Another note, () are also reserved in hostnames, so you could use
"(role)" which would be perfectly clear I think.
Vladimir Shebordaev wrote:
> Cool! But I'd suggest using postfix '$' sign. Its prefix position
> makes 'user'@'$role' notation look a bit overloaded and
> misleadingly analogous to some fictitious variable if it is
> explicitly used. It could probably help to avoid overquoting when
> embedded/dynamic SQL is used in scripting languages... Postfix
> notation could also be easily extended for some LDAP-like reasons
> should that ever be needed.
> On the other hand, under some operating system(s) we've already
> got 'VM$' like notation for specialized objects not to be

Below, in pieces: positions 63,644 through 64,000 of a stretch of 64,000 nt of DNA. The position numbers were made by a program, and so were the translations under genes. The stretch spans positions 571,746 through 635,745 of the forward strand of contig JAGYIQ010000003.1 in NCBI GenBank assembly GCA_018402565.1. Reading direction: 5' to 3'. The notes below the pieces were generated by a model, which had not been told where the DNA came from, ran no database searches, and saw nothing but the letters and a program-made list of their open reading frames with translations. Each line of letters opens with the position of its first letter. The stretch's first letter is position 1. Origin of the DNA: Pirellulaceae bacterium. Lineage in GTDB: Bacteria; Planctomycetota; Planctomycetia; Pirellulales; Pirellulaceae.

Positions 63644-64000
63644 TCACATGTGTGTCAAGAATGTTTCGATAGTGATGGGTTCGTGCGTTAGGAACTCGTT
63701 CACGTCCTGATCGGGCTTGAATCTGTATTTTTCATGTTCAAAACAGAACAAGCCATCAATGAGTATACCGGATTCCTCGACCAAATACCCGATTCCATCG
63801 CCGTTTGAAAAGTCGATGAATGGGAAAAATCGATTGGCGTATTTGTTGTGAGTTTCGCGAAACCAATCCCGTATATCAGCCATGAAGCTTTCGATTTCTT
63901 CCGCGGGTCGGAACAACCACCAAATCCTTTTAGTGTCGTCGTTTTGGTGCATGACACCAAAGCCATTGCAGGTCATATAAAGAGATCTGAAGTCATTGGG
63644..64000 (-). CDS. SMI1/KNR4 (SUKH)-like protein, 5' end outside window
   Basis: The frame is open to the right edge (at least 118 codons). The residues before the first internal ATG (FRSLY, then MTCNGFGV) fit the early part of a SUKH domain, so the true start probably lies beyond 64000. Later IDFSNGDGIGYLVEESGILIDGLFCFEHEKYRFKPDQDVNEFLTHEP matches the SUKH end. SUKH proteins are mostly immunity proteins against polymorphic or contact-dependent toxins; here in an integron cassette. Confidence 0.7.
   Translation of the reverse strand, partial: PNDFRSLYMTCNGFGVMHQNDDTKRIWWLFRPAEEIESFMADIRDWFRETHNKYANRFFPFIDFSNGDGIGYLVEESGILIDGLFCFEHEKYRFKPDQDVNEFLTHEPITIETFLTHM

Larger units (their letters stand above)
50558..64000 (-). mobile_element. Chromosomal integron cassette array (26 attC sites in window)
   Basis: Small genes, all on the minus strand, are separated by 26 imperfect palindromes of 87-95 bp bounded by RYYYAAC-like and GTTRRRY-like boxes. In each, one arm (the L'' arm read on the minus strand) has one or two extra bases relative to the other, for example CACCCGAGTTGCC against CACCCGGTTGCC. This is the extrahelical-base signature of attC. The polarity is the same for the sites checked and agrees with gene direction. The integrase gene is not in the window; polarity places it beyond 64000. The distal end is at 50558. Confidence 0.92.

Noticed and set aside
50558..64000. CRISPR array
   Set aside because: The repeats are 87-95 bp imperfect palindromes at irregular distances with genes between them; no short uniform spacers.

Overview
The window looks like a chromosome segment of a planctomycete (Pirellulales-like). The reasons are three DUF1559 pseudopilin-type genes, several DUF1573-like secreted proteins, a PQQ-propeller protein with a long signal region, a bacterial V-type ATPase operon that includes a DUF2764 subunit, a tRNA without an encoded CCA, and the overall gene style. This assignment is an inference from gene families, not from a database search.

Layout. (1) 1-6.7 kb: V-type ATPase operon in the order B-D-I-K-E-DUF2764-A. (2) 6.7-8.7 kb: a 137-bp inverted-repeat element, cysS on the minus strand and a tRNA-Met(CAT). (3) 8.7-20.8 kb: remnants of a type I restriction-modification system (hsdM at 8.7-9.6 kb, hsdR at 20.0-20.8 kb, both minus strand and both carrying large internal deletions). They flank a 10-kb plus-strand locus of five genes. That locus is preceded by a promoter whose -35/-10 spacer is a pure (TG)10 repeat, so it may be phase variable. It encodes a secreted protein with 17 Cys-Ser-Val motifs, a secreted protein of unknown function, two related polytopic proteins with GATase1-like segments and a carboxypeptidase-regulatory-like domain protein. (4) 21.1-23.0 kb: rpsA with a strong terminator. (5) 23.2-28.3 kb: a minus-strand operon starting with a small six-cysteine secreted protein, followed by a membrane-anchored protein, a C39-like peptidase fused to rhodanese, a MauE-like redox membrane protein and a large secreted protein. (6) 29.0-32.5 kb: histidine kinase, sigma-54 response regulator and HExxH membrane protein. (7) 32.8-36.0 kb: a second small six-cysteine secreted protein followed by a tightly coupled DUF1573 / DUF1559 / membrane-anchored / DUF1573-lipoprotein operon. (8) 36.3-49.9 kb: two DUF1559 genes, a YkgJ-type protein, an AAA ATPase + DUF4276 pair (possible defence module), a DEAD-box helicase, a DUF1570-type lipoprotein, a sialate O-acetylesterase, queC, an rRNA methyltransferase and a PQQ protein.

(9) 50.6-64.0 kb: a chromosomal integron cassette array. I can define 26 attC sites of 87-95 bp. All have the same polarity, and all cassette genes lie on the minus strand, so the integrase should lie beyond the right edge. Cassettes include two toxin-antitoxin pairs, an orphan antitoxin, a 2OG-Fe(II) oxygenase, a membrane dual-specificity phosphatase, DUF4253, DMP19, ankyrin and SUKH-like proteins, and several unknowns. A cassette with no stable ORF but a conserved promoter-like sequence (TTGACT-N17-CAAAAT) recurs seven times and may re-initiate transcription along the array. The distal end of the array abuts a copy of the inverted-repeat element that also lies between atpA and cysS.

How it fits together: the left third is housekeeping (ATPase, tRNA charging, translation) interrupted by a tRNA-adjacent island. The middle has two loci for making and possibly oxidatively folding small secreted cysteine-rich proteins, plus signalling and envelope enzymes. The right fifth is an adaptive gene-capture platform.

> confused with others.
> Well, I mean just nothing more but 'user'@'role$' looks nicer to
> me :)
> Jeremy Cole пишет:
>>> To distinguish roles from users I propose to use "Host" field of
>>> mysql.user table - If this field is empty then we should consider the
>>> specified record to be a role.
>> I see all the discussion around this, but I would propose a different
>> tack: why not use a host which would otherwise be reserved? The
>> similarity in functionality and such between users and roles is obvious,
>> but you don't want to break or change existing functionality. How about
>> e.g. role "foo" would be equivalent to user "foo" @ "$role". Since $
>> (or @, #, &, ^, *, !, etc.) would never appear in a well-formed hostname
>> or IP address, they call all be used to mark a role as such. The
>> commands to deal with roles would then really just be aliases on
>> user@"$role" and thus very easy to implement.
high performance mysql consulting